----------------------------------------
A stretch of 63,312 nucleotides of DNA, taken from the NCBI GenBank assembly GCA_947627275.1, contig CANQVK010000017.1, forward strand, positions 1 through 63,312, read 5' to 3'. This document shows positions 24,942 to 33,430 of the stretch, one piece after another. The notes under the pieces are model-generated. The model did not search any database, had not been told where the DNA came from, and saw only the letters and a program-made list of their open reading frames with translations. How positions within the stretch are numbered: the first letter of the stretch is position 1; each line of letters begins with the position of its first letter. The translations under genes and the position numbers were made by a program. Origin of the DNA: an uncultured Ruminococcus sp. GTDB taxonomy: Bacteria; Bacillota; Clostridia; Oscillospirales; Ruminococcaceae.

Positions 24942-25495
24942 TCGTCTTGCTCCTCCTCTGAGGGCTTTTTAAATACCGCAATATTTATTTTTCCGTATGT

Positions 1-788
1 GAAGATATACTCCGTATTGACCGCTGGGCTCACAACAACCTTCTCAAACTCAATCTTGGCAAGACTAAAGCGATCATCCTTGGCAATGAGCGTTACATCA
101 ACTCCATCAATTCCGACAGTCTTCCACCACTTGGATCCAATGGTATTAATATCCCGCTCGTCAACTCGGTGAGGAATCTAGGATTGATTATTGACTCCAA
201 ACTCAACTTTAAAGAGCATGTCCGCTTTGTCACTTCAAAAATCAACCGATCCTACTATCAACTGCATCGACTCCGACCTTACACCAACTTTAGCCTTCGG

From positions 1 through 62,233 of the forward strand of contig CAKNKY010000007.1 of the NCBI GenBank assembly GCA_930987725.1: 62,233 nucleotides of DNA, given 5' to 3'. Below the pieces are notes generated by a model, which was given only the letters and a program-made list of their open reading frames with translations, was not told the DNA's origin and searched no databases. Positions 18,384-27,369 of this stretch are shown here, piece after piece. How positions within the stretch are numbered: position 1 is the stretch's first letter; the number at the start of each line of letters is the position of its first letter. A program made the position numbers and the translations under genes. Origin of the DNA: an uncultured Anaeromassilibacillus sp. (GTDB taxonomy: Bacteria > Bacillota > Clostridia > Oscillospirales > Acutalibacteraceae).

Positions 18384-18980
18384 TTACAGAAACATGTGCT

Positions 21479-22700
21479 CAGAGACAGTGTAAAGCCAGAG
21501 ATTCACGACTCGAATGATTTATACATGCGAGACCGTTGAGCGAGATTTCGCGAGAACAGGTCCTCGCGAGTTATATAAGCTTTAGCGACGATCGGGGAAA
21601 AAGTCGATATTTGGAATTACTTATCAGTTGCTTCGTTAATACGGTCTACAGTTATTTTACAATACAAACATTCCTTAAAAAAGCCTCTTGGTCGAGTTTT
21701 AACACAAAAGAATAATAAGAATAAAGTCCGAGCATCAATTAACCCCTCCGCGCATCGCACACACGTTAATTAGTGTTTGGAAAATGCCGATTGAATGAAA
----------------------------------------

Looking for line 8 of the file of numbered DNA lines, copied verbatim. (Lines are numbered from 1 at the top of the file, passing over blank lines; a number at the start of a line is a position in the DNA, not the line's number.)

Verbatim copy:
From positions 1 through 62,233 of the forward strand of contig CAKNKY010000007.1 of the NCBI GenBank assembly GCA_930987725.1: 62,233 nucleotides of DNA, given 5' to 3'. Below the pieces are notes generated by a model, which was given only the letters and a program-made list of their open reading frames with translations, was not told the DNA's origin and searched no databases. Positions 18,384-27,369 of this stretch are shown here, piece after piece. How positions within the stretch are numbered: position 1 is the stretch's first letter; the number at the start of each line of letters is the position of its first letter. A program made the position numbers and the translations under genes. Origin of the DNA: an uncultured Anaeromassilibacillus sp. (GTDB taxonomy: Bacteria > Bacillota > Clostridia > Oscillospirales > Acutalibacteraceae).